In my last blog, I outlined the first 4 ideas that can be done to help build a positive school culture. This blog continues where the last one left off.
- Clarify Classroom and School Expectations
My building is a PBIS school and we have moved from the word rules to expectations. For many students the word rules has a negative connotation to it while expectations is more positive. If we are trying to establish a positive community, that simple shift is important. Expectations are the standards which students should follow. They need to be clear and taught. We spent the entire first week of school teaching, modeling, and practicing our school expectations and then review them throughout the year. We give a rationale behind every expectation so students understand why that expectation is important and how it relates to life outside of the classroom. For example, teaching kids to have an inside voice and sit in the cafeteria is important because no one wants to go eat at a restaurant and have a screaming person running around while you are trying to have a nice meal.
Wording expectations in a positive manner is also important. Try not to use negative phrases like “don’t talk without raising your hand.” Instead create simple and declarative expectations such as “be respectful” that are broad and don’t have to address every possible problem since you have overarching expectations for good behavior.
Last, but very important, go back to #3. Be consistent.
- Teach All Students Problem Solving
Life is full of problems. We face them on a daily basis and never know when they will pop up. If we expect students to appropriately respond to problems, we need to teach them to problem solve (and I don’t just mean in math). I love the SODAS approach to problem solving.
SODAS is an acronym for the following steps:
- Set Appropriate Consequences
Having school and classroom expectations that are taught and enforced consistently is important, but there will be those students who will make the choice of not following the expectations and need consequences. I am concerned with a trend I am seeing where kids are not being held accountable for their actions. I am afraid that we are raising a generation of young people who are going to have a rude awakening when they become adults and realize that actions do have consequences and as adults, those consequences can be life changing. Setting appropriate consequences and enforcing them will show students the connection between their choices and what happens as a result of their choice. The biggest thing that needs to be taken into consideration when creating consequences is that they need to be appropriate, immediate, and consistent. They must also be delivered with empathy, not anger. If that means taking time to cool down as the teacher before talking to the student, take the time. It will make a big difference.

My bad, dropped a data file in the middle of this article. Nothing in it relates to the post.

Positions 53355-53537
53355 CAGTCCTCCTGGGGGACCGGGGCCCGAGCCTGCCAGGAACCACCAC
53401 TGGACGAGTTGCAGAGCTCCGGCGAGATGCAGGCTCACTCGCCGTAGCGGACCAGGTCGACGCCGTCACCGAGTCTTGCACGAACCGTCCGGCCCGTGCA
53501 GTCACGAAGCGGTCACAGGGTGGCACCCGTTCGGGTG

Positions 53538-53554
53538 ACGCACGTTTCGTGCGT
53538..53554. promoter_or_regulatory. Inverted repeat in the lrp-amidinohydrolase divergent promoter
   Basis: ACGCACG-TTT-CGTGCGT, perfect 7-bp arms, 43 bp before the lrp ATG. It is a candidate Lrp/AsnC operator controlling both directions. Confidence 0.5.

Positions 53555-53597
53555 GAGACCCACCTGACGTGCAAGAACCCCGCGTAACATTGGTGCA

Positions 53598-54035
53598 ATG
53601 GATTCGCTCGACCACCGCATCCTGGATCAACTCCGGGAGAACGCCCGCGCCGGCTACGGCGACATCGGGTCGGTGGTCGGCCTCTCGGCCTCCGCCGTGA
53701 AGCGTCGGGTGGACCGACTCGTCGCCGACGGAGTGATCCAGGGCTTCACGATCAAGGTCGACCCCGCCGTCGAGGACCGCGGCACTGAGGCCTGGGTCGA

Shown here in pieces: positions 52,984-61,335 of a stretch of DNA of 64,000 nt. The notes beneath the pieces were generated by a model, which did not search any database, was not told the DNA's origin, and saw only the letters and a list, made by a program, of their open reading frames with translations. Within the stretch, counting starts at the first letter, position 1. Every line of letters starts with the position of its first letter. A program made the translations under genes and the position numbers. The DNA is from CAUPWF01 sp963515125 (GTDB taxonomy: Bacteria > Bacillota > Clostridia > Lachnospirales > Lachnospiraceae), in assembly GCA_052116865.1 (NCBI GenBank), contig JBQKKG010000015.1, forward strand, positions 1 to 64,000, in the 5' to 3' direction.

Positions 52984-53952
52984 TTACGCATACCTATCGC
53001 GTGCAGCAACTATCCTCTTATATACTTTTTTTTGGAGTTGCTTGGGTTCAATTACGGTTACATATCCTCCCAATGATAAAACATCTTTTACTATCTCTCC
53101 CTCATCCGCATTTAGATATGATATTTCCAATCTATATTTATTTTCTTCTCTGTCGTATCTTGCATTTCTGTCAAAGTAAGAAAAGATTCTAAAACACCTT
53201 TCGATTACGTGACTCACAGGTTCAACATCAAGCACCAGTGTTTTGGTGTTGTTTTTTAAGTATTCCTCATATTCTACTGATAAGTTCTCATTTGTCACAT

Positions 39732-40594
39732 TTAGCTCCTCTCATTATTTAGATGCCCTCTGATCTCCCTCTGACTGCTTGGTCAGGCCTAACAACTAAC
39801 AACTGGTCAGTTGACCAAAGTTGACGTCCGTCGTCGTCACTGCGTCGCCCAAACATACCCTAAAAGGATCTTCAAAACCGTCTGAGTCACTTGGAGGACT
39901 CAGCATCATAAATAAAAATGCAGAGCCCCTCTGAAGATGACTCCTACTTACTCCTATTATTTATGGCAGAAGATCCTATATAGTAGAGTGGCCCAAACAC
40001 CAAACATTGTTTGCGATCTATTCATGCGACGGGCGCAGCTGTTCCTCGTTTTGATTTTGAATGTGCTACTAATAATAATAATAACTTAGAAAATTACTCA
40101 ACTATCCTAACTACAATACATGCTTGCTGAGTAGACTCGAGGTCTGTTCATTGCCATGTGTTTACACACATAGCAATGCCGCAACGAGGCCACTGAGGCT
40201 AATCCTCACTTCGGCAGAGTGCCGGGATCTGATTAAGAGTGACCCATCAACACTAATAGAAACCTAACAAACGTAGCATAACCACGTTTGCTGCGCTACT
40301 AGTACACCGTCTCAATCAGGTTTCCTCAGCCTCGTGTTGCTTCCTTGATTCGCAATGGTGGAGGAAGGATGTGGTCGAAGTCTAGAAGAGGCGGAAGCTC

It is also important to think about the behavior and determine why the student may have chosen to engage in that particular behavior. If they are blurting out incessantly, they might be attention seeking so pulling that student out of class and talking to them might not be an appropriate consequence because it reinforces their behavior by giving them attention. If a student does something and is sent out of the room to the principal’s office and they continue to engage in that behavior, they might be wanting to avoid class and will continue choosing to not follow expectations so they don’t have to sit in class.
- Acknowledging Students for Good Choices
If a student thinks you care about them, they will do just about anything for you. Think about it. When you hold someone in high regard, you don’t want to do anything that will disappoint them. Showing students you care is very important and an easy way to do that is to acknowledge when they make good choices. Again, sometimes the only positive feedback a student will hear in a day is in the classroom. I cannot stress enough how much looking at the positive makes a difference for everyone involved. If you are actively looking for the good, you will start to notice the good more and focus on the negative less. Students will also notice this. According to the PBIS model, a teacher should say 4 positive things for every 1 negative. I have seen what a difference this makes in my classroom. I use Class Dojo as my classroom management tool and at first, I really struggled with awarding positive points and handed out more minus points. As I learned more about PBIS and the power of positive, I shifted my mindset and started to focus on giving out positive points and now I actually struggle more with handing out negative points to students.
One thing to be aware of when handing out praise is to be specific. It is important to assign a specific reason or behavior. For example, “Good job!” is not nearly effective as “Thanks for giving your best and not giving up.” This reinforces a particular behavior.
I have noticed that the farther we get in a school year, the temptation to get more negative occurs. Students and teachers alike get tired and stressed. Don’t give in. Stay positive. It does take some work, but you will be glad in the long run that you stayed positive because your class will be more enjoyable for everyone. We all thrive on praise, make sure you
If we strive to do these 8 steps, I firmly believe that our schools will have a positive environment and it will help change the perspective of the “Calvins” of our schools.